3. ^ Frankenfeld CL, Atkinson C, Thomas WK, et al. (December 2005). "High concordance of daidzein-metabolizing phenotypes in individuals measured 1 to 3 years apart". Br. J. Nutr. 94 (6): 873–6. PMID 16351761. doi:10.1079/bjn20051565. 
  4. ^ Setchell, Kenneth D. R.; Carlo Clerici (June 2, 2010). "Equol: history, chemistry, and formation". J Nutr. 140 (7): 1355S–62S. PMC 2884333Freely accessible. PMID 20519412. doi:10.3945/jn.109.119776. Retrieved 13 December 2011. 
  5. ^ Mueller SO, Simon S, Chae K, Metzler M, Korach KS (April 2004). "Phytoestrogens and their human metabolites show distinct agonistic and antagonistic properties on estrogen receptor {α} (ER{α}) and ERβ in human cells". Toxicol. Sci. 80 (1): 14–25. PMID 15084758. doi:10.1093/toxsci/kfh147. 
  6. ^ Marrian, GF; Haslewood, GA (1932). "Equol, a new inactive phenol isolated from the ketohydroxyoestrin fraction of mares' urine". The Biochemical Journal. 26 (4): 1227–32. PMC 1261026Freely accessible. PMID 16744928. doi:10.1042/bj0261227. 
  7. ^ a b c d Setchell, KD; Clerici, C (July 2010). "Equol: history, chemistry, and formation". The Journal of Nutrition. 140 (7): 1355S–62S. PMC 2884333Freely accessible. PMID 20519412. doi:10.3945/jn.109.119776. 
  8. ^ Axelson, M; Kirk, DN; Farrant, RD; Cooley, G; Lawson, AM; Setchell, KD (1982-02-01). "The identification of the weak oestrogen equol [7-hydroxy-3-(4'-hydroxyphenyl)chroman] in human urine". The Biochemical Journal. 201 (2): 353–7. PMC 1163650Freely accessible. PMID 7082293. doi:10.1042/bj2010353. 
  9. ^ a b Setchell, KD; Borriello, SP; Hulme, P; Kirk, DN; Axelson, M (September 1984). "Nonsteroidal estrogens of dietary origin: possible roles in hormone-dependent disease". The American Journal of Clinical Nutrition. 40 (3): 569–78. PMID 6383008. 
  10. ^ Setchell, KD; Brown, NM; Lydeking-Olsen, E (December 2002). "The clinical importance of the metabolite equol-a clue to the effectiveness of soy and its isoflavones". The Journal of Nutrition. 132 (12): 3577–84. PMID 12468591. 
  11. ^ a b c Atkinson, C; Frankenfeld, CL; Lampe, JW (March 2005). "Gut bacterial metabolism of the soy isoflavone daidzein: exploring the relevance to human health". Experimental Biology and Medicine (Maywood, N.J.). 230 (3): 155–70. PMID 15734719. 
  12. ^ Lampe, JW; Karr, SC; Hutchins, AM; Slavin, JL (March 1998). "Urinary equol excretion with a soy challenge: influence of habitual diet". Proceedings of the Society for Experimental Biology and Medicine. Society for Experimental Biology and Medicine. 217 (3): 335–9. PMID 9492344. doi:10.3181/00379727-217-44241.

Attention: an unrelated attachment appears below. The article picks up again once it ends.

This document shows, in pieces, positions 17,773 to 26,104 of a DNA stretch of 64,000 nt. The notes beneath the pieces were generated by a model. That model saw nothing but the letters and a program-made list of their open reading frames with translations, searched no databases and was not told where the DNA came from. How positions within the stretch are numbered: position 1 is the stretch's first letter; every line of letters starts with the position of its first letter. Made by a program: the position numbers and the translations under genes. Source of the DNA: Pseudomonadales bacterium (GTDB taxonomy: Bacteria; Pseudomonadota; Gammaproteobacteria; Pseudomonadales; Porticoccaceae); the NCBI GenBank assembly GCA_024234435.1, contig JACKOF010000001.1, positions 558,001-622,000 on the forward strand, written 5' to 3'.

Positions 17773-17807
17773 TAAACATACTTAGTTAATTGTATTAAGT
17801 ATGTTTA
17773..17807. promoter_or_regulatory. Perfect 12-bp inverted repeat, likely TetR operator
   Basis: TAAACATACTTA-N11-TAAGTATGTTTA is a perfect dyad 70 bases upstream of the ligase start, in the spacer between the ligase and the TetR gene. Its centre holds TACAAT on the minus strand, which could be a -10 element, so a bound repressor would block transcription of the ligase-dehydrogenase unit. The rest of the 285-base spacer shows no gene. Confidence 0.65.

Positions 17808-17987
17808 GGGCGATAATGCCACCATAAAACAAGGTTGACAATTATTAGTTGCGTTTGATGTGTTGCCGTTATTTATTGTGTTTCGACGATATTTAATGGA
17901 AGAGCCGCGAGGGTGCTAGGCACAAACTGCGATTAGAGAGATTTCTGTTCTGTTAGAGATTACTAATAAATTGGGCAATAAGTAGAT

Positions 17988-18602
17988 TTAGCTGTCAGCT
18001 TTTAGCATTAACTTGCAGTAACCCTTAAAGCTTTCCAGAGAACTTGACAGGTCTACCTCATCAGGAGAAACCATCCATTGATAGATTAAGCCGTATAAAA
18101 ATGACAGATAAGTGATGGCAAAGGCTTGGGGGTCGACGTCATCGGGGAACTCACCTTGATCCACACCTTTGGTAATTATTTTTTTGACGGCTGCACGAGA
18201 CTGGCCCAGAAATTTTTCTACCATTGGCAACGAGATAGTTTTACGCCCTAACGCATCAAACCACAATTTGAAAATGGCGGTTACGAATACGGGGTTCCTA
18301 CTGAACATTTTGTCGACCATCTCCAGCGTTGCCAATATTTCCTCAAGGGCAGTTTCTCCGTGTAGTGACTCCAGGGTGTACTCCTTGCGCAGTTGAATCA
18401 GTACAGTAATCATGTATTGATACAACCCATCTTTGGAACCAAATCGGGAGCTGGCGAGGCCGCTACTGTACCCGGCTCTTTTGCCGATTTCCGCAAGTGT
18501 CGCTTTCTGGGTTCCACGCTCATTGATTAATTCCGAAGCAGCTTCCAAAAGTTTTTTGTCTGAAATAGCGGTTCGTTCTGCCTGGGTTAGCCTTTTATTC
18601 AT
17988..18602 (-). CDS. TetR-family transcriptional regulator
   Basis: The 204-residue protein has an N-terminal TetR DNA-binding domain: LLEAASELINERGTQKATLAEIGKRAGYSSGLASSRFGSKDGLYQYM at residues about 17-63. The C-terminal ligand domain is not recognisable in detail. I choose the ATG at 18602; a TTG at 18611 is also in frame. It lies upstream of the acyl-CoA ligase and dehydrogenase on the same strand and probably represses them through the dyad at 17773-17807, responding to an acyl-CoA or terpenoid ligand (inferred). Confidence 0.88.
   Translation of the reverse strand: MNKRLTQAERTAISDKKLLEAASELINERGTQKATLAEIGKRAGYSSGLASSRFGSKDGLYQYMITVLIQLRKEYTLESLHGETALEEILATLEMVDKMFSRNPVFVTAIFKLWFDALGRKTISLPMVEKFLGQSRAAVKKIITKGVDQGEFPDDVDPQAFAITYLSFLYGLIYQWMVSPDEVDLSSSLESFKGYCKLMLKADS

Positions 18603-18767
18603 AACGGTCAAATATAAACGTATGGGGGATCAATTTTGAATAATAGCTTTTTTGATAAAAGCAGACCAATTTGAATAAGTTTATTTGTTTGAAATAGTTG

13. ^ Setchell, KD; Cole, SJ (August 2006). "Method of defining equol-producer status and its frequency among vegetarians". The Journal of Nutrition. 136 (8): 2188–93. PMID 16857839. 
  14. ^ Rowland, IR; Wiseman, H; Sanders, TA; Adlercreutz, H; Bowey, EA (2000). "Interindividual variation in metabolism of soy isoflavones and lignans: influence of habitual diet on equol production by the gut microflora". Nutrition and Cancer. 36 (1): 27–32. PMID 10798213. doi:10.1207/S15327914NC3601_5. 
  15. ^ Watanabe, S; Yamaguchi, M; Sobue, T; Takahashi, T; Miura, T; Arai, Y; Mazur, W; Wähälä, K; Adlercreutz, H (October 1998). "Pharmacokinetics of soybean isoflavones in plasma, urine and feces of men after ingestion of 60 g baked soybean powder (kinako)". The Journal of Nutrition. 128 (10): 1710–5. PMID 9772140. 
  16. ^ Arai, Y; Uehara, M; Sato, Y; Kimira, M; Eboshida, A; Adlercreutz, H; Watanabe, S (March 2000). "Comparison of isoflavones among dietary intake, plasma concentration and urinary excretion for accurate estimation of phytoestrogen intake". Journal of Epidemiology / Japan Epidemiological Association. 10 (2): 127–35. PMID 10778038. doi:10.2188/jea.10.127. 
  17. ^ Akaza, H; Miyanaga, N; Takashima, N; Naito, S; Hirao, Y; Tsukamoto, T; Fujioka, T; Mori, M; Kim, WJ; Song, JM; Pantuck, AJ (February 2004). "Comparisons of percent equol producers between prostate cancer patients and controls: case-controlled studies of isoflavones in Japanese, Korean and American residents". Japanese Journal of Clinical Oncology. 34 (2): 86–9. PMID 15067102. doi:10.1093/jjco/hyh015. 
  18. ^ Song, KB; Atkinson, C; Frankenfeld, CL; Jokela, T; Wähälä, K; Thomas, WK; Lampe, JW (May 2006). "Prevalence of daidzein-metabolizing phenotypes differs between Caucasian and Korean American women and girls". The Journal of Nutrition. 136 (5): 1347–51. PMID 16614428. 
  19. ^ Patisaul, HB; Jefferson, W (October 2010). "The pros and cons of phytoestrogens.". Front Neuroendocrinol. 31 (4): 400–419. PMC 3074428Freely accessible. PMID 20347861. doi:10.1016/j.yfrne.2010.03.003. 
  20. ^ Setchell, KD; Cole, SJ (August 2006). "Method of defining equol-producer status and its frequency among vegetarians". The Journal of Nutrition. 136 (8): 2188–93. PMID 16857839. 
  21. ^ Setchell, KD; Clerici, C; Lephart, ED; Cole, SJ; Heenan, C; Castellani, D; Wolfe, BE; Nechemias-Zimmer, L; Brown, NM; Lund, TD; Handa, RJ; Heubi, JE (May 2005). "S-equol, a potent ligand for estrogen receptor beta, is the exclusive enantiomeric form of the soy isoflavone metabolite produced by human intestinal bacterial flora". The American Journal of Clinical Nutrition. 81 (5): 1072–9. PMID 15883431. 
  22. ^ Setchell, KD; Zhao, X; Jha, P; Heubi, JE; Brown, NM (Oct 2009). "The pharmacokinetic behavior of the soy isoflavone metabolite S-(-)equol and its diastereoisomer R-(+)equol in healthy adults determined by using stable-isotope-labeled tracers". The American Journal of Clinical Nutrition. 90 (4): 1029–37. PMC 2744624Freely accessible. PMID 19710188. doi:10.3945/ajcn.2009.27981. 
  23. ^ Setchell, KD; Zhao, X; Shoaf, SE; Ragland, K (Nov 2009). "The pharmacokinetics of S-(-)equol administered as SE5-OH tablets to healthy postmenopausal women". The Journal of Nutrition. 139 (11): 2037–43. PMID 19776178. doi:10.3945/jn.109.110874. 
  24. ^ Setchell, KD; Clerici, C (Jul 2010). "Equol: pharmacokinetics and biological actions". The Journal of Nutrition. 140 (7): 1363S–8S. PMC 2884334Freely accessible. PMID 20519411. doi:10.3945/jn.109.119784. 
  25. ^ Prossnitz, Eric R.; Barton, Matthias (2014). "Estrogen biology: New insights into GPER function and clinical opportunities". Molecular and Cellular Endocrinology. 389 (1-2): 71–83. ISSN 0303-7207. PMC 4040308Freely accessible. PMID 24530924. doi:10.1016/j.mce.2014.02.002.